Interact with locals
Whether you are planning to spend a couple of weeks in a country, or whether you intend to spend an extended period of time studying, working, or living overseas, it’s always a good idea to learn a little bit of the local language. Making an effort to learn a few simple phrases shows a genuine interest and respect for the culture, and the locals will immediately pick up on this. Nelson Mandela famously said, “If you talk to a man in a language he understands, that goes to his head. If you talk to him in his language, that goes to his heart.” Even if all you learn to say is ‘hello’ and ‘thank you’, it will change your interactions.
In certain countries, learning the language is in your best interest if you want to be able to eat well. Since Korea has been my home base for a while, I will use it as an example. When you visit small family run restaurants you may discover that there are no English menus or pictures for you to point at. Instead, you’ll be handed a piece of paper with hangul characters, where you are expected to check off the food items you’d like to order. If you haven’t taken the time to learn to read hangul or learn the names of a few Korean dishes, you’ll be left guessing for your next meal – and with strange food items like dog and eel on the menu, that’s not always a chance you want to take.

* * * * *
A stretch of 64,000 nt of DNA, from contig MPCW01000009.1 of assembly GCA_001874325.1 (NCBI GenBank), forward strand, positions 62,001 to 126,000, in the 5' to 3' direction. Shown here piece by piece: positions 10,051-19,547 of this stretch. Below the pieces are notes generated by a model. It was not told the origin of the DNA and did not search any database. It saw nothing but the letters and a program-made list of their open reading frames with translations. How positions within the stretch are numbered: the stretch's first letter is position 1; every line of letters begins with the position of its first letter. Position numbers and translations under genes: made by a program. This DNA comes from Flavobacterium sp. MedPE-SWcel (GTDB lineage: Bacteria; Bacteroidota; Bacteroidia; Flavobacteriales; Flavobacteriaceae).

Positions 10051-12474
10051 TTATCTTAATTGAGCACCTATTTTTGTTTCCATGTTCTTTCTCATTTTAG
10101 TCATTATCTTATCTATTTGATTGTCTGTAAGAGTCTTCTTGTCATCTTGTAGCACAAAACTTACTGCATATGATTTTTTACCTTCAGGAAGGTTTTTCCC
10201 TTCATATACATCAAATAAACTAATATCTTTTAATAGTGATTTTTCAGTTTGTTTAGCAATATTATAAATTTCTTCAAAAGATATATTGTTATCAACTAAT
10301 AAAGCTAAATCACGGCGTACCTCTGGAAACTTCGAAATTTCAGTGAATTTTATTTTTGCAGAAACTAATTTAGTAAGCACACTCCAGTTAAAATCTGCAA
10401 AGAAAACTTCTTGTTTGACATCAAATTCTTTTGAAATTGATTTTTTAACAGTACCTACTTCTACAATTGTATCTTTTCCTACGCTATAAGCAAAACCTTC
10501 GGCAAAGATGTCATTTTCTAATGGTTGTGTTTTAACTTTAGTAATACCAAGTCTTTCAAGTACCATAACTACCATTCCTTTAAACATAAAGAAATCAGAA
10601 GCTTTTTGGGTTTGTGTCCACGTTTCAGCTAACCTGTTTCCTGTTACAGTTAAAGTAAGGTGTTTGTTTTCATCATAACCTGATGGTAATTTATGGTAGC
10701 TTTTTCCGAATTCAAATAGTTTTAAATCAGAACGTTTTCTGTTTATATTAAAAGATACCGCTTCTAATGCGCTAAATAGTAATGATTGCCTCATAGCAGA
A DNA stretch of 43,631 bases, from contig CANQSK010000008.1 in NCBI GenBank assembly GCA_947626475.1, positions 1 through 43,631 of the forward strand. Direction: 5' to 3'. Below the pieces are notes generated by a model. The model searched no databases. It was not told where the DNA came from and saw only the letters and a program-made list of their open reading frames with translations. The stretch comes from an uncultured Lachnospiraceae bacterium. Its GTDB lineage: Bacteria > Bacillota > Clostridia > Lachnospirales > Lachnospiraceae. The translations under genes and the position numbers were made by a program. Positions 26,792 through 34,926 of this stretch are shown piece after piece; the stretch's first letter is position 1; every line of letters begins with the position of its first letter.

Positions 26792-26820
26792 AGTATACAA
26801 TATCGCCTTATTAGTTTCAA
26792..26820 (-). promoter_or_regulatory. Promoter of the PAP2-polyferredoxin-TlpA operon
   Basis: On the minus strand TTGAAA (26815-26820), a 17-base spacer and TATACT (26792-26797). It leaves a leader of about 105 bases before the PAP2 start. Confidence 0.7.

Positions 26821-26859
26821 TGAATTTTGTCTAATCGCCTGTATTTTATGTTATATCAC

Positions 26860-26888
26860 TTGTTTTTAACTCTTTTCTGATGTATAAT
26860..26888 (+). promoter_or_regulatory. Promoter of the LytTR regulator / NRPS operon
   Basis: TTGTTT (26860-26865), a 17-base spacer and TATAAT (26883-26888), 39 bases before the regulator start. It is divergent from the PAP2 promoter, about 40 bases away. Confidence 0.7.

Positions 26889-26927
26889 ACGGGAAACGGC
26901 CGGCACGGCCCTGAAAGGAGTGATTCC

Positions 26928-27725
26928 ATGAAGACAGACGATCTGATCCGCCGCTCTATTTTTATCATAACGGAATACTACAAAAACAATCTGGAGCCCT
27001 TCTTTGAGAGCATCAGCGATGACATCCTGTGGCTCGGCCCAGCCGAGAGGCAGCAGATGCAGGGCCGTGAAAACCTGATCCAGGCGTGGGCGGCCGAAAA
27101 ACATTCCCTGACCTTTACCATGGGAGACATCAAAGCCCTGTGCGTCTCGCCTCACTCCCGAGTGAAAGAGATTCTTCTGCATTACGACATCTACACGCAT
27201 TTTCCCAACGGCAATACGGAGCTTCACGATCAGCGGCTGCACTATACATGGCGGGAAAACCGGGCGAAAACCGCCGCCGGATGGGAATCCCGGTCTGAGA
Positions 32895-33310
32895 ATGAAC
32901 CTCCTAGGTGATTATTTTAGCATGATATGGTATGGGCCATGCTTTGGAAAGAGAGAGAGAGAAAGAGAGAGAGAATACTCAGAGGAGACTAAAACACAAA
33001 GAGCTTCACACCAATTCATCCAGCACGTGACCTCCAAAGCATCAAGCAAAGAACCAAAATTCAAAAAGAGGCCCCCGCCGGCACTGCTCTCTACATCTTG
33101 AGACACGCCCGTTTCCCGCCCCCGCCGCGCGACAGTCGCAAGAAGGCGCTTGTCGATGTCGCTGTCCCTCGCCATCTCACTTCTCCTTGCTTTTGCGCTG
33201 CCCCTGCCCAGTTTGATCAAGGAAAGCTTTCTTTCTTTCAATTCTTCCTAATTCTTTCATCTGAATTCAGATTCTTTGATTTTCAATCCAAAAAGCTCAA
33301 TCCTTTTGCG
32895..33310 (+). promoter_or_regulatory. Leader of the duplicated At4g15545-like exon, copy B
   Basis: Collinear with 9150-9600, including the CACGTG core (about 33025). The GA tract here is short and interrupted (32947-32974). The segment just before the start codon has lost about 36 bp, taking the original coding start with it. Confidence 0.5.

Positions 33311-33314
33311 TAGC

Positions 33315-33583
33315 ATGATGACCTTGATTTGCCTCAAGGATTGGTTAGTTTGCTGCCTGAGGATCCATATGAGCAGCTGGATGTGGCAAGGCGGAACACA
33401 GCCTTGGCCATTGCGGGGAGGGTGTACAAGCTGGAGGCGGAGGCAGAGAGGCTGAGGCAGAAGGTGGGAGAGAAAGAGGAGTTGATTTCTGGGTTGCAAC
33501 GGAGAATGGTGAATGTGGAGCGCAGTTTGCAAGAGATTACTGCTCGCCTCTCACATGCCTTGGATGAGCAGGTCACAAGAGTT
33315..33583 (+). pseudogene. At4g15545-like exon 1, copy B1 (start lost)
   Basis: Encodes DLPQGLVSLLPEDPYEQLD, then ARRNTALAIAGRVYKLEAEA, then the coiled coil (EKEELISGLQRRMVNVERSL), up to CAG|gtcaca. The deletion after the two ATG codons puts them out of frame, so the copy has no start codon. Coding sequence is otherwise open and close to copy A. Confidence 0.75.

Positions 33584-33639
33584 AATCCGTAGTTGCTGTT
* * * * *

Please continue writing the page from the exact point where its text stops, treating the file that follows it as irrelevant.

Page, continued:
Getting in touch with your roots
Perhaps your parents’ native language was different than yours, and you want to learn it so that you can pass it on to your children. Or maybe you have long lost relatives living overseas that you’ve been wanting to connect with. Language can be used as a way to bridge the gaps between generations and bring families closer together.
So what are your reasons for learning a foreign language?